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Courage for the ego

Why do we live in a society where it seems to be okay to keep moaning, complaining, belittling yourself, but on the other hand praising ourselves, being happy and curious for no reason is not okay? Many people try to overcome their ego, to weaken it or to shake it off. I take care of mine. For good reason.

Healthy ego = healthy self-esteem

A few years ago, right after giving a lecture, I received feedback from one of my former teachers. She said: "I don't see it that way myself, Janis, but there are some people who think that you are sadly cannibalizing your story in your lectures."

Phew, that came as a shock! I still remember feeling slapped. This statement from a familiar person made me feel deeply insecure. Was I too much in love with myself? Was I arrogant? Was I a crowd-pleasing egomaniac who filled halls with his victim-hero-story?

Switch into the now

Today I wouldn't let such feedback unsettle me anymore. If I were confronted with such a rating, I would neither feel slapped nor attacked. I would probably even have to grin a bit and answer: “Yes, of course I use my story to convey something to people. There is no other experience I can refer to as well as to my own. "

When I think back to that moment today, I see the development I've gone through in terms of my self-esteem and a balanced ego. My path, my experiences and my courage have led to a feeling of relaxed security. I know what I want and where my strengths lie. My tree of self-esteem has taken root. Such feedback would be a little breeze, but no longer a storm that would make me doubt myself, my drive for my work, for the stage and for speaking in front of people. I know what I am capable of and even, what I am not.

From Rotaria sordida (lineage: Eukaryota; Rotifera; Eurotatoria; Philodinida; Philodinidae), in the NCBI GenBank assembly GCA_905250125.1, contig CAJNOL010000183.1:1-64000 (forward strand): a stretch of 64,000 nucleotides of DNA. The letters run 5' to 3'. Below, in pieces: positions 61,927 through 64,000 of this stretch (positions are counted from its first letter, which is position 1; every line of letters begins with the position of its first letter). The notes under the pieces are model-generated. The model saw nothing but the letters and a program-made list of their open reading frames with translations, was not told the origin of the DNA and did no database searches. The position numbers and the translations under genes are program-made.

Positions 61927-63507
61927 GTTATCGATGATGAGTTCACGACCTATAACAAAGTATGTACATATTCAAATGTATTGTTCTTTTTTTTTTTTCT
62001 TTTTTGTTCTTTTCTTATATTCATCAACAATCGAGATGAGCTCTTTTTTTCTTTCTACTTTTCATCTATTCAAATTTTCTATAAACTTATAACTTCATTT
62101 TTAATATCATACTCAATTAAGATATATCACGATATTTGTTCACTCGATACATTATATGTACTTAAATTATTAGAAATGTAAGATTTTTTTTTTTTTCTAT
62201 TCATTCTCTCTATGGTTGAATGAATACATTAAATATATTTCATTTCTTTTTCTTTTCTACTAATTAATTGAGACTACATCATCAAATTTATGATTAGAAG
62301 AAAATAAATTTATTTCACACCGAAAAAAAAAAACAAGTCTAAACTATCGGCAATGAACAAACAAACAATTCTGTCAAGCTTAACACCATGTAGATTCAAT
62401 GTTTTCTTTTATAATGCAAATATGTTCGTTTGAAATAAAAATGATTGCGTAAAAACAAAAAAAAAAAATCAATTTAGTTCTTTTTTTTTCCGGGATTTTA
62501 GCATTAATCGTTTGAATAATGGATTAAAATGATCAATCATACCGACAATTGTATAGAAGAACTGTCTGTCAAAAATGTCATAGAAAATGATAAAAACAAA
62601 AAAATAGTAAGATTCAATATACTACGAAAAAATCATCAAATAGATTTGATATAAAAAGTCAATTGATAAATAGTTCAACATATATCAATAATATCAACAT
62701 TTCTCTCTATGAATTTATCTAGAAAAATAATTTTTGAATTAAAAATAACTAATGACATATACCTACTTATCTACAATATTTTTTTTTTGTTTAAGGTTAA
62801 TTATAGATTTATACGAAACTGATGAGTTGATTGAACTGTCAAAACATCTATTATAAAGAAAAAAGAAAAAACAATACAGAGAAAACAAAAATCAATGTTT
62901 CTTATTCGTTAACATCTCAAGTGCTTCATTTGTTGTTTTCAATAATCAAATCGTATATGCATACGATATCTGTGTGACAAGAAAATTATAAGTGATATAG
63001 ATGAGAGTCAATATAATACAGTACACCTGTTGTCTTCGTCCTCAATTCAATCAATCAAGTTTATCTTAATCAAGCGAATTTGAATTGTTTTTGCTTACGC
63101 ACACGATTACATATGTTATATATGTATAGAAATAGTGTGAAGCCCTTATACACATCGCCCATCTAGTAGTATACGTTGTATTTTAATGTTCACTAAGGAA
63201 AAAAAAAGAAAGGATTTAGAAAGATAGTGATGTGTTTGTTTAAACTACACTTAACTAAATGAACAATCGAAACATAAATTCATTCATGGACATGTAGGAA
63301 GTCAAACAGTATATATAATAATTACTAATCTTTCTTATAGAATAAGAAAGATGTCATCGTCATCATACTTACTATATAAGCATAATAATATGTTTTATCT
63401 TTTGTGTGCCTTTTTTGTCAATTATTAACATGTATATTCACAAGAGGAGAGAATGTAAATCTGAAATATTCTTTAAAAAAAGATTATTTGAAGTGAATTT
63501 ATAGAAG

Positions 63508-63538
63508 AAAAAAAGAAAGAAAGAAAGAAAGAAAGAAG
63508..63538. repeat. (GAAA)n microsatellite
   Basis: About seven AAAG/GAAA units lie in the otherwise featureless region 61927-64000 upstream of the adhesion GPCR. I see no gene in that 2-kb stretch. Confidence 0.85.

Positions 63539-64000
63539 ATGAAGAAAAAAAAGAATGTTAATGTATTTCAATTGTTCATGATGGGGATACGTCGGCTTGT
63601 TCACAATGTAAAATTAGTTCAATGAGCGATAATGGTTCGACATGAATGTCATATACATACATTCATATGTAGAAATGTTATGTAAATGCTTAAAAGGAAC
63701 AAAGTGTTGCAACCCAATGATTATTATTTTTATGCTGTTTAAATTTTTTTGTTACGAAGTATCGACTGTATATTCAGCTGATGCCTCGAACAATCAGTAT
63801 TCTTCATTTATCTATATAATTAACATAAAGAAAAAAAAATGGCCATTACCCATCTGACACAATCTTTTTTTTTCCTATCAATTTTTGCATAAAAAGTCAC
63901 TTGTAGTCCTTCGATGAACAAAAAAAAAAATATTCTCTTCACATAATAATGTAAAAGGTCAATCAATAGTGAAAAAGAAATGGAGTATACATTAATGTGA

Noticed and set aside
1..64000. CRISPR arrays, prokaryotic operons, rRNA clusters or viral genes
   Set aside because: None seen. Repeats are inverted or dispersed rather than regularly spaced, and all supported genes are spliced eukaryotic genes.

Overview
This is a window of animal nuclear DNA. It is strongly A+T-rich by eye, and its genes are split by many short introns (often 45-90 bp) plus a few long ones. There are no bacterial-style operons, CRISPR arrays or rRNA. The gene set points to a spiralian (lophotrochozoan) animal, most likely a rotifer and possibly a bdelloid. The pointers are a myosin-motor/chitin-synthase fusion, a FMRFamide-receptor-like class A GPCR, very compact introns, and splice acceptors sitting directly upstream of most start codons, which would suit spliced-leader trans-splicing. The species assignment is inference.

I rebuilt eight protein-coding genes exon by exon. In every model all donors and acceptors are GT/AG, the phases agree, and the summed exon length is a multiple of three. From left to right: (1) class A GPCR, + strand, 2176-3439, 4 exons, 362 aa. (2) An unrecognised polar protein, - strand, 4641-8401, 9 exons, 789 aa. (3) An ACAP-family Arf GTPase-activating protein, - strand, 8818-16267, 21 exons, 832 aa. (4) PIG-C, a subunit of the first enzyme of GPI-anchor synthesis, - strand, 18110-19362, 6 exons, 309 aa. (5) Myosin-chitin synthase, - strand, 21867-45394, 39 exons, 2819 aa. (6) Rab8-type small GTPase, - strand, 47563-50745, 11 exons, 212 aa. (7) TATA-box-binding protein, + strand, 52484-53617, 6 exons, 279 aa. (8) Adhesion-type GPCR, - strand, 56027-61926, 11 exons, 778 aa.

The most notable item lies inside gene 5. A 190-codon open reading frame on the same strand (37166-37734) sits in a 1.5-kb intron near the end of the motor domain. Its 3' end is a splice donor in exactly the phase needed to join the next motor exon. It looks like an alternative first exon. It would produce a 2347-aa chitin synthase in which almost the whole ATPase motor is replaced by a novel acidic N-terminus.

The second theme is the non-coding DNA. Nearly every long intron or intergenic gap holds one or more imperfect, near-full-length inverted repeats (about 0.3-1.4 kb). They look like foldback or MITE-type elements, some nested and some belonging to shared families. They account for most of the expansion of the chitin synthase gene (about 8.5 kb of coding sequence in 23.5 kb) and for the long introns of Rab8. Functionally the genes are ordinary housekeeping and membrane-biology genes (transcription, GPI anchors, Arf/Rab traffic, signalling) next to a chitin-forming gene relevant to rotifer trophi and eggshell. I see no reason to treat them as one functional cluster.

This is me

We live in a society in which we constantly criticize and belittle ourselves and where this seems okay. We say: “I didn’t do that well”, “That was wrong”, “That looks stupid”. But don't you say: “I'm proud of myself because I just did a great job!” Or: “I feel great, I am happy.” Then one of the stupid beliefs will probably strike you right away: “Self-praise stinks" or "Don't put yourself in the center of attention "- possibly said behind closed doors.

Try walking through a German pedestrian zone on a gray November day, grinning happily. It may only be seconds until you meet the first disparaging look, thoughts along the lines of: "He did drugs!"

Fun fact on the side: If you're in a wheelchair in this situation, it'll be even more fun. Now you know what I spend my free time doing...

Why can't we praise ourselves when we've done something well? What is wrong with a little self-praise or about finding yourself attractive? Why do we quickly tell curious children: “Don't be too nosy” or: “No, you don't ask why the man has no arms”? Yes, that's exactly what you do and ask! In all honesty: I find this cultivated behavior not only wrong, but dangerous. Especially when it comes to our self-esteem and better co-dependance, which is characterized by acceptance, appreciation, and respect. We should finally say goodbye to our beliefs, taboo subjects, etc. They don't do us any good and they limit us.

Because of these restrictions, the "ego" was downgraded to an absolute bad word. Society is fighting a real battle against the ego. To suppress it, it was interwoven with terms such as "arrogance", "selfishness", "haughtiness" and "pride".

The ego in a healthy balance.

For years I have taken care of my ego - my ME -, watering it carefully like a plant that grew small and tender in the beginning and is now firmly anchored in the earth with its roots. But you shouldn't do the same as I did with my houseplants, which have all died down miserably since my parents no longer declared themselves responsible for them.

Many people think that empathy and selfishness are at odds with each other. On the other hand, I believe that only a person with a healthy ego, who is at peace with themselves and able to keep an eye on themselves, can also take care of others.

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© 2024 Janis McDavid